Catholics across the world will celebrate the feast of Saint Francis of Assisi on Tuesday. The Italian mystic is the Church’s patron saint of animals and the environment and, in Macau, he was chosen as the guardian and protector of Santa Rosa de Lima College. The educational institution held a Mass last Friday to commemorate the saint’s feast day. The Eucharist was celebrated by Father José Mario Mandía, who was recently appointed to the role of Santa Rosa’s chaplain by the Catholic Diocese of Macau.
The commemoration, held in advance, helped to bring together students, teachers and school staff. Founder of the Franciscan Order and one of the greatest saints of the Catholic Church, Saint Francis’ liturgical feast is celebrated on October 4th, but the college’s administration decided to anticipate the celebration due to the observance of China’s National Day and the ´Golden Week’ that follows it.
This was the first time that the feast day of Saint Francis of Assisi was celebrated since Santa Rosa de Lima College was placed under the direct supervision of the Diocese of Macau. The decision became effective at the beginning of the current academic term, following decades during which the school was under the aegis of the Franciscan Missionaries of Mary, Father Mandía informed O Clarim.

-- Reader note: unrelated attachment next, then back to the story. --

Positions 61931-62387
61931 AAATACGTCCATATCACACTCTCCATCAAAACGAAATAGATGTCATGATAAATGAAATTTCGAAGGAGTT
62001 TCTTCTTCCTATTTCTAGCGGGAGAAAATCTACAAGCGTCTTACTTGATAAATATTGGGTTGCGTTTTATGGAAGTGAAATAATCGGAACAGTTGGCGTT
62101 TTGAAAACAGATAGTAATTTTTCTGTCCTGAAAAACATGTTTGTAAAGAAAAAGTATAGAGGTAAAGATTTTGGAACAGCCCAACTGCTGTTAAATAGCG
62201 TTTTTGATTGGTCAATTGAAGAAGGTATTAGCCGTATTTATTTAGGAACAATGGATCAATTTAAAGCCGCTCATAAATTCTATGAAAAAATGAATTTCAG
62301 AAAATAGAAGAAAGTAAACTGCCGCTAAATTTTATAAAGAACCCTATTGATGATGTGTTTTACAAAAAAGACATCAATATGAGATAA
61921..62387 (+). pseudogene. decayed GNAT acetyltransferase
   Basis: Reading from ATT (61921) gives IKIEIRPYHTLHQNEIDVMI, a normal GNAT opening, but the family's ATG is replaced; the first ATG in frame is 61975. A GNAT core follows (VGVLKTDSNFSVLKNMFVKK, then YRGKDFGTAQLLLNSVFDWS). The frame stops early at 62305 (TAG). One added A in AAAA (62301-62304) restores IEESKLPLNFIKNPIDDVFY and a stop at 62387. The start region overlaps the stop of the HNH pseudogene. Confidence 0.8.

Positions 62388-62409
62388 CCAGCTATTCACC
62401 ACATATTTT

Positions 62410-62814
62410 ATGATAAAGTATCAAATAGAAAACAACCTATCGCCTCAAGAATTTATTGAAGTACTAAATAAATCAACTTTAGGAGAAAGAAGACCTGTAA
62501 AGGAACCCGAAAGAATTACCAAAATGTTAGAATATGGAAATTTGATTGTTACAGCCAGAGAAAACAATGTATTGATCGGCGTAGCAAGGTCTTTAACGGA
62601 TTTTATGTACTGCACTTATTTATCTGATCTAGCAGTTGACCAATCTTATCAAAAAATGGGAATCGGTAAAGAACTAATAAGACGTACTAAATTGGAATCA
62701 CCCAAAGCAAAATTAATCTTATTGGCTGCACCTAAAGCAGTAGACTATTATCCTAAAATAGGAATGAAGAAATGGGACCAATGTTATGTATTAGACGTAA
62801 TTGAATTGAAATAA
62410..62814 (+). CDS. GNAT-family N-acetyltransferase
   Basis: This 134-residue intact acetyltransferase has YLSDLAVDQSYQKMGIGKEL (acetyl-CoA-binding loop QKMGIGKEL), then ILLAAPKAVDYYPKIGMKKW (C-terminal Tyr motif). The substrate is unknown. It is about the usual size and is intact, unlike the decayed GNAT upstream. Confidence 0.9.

The institution’s new chaplain also added that the college’s new management decided to keep some of the guidelines that were already in place: “This Mass [that was celebrated on Friday] was to commemorate the school’s patron saint, Saint Francis of Assisi. The opening Mass was celebrated by Bishop Stephen Lee for several diocesan schools together a couple of weeks ago,” Father Mandía, who is also the former editor-in-chief of O Clarim, said.
“The college is already under the diocese. But it seems the school administration has decided that they will continue with some of the earlier policies that were being followed,” he added.
In Macau, the name ‘Saint Rose of Lima’ has been linked to education from an early age, particularly to the education of girls and orphans. The modern college’s history – an institution that spanned the entire 20th century – dates back to 1903, when the then Bishop of Macau, D. João Paulino, entrusted the college to the order of the Franciscan Missionaries of Mary. The establishment had been run by the Canossian Daughters of Charity since 1889, having housed the congregation of the Poor Clares before that.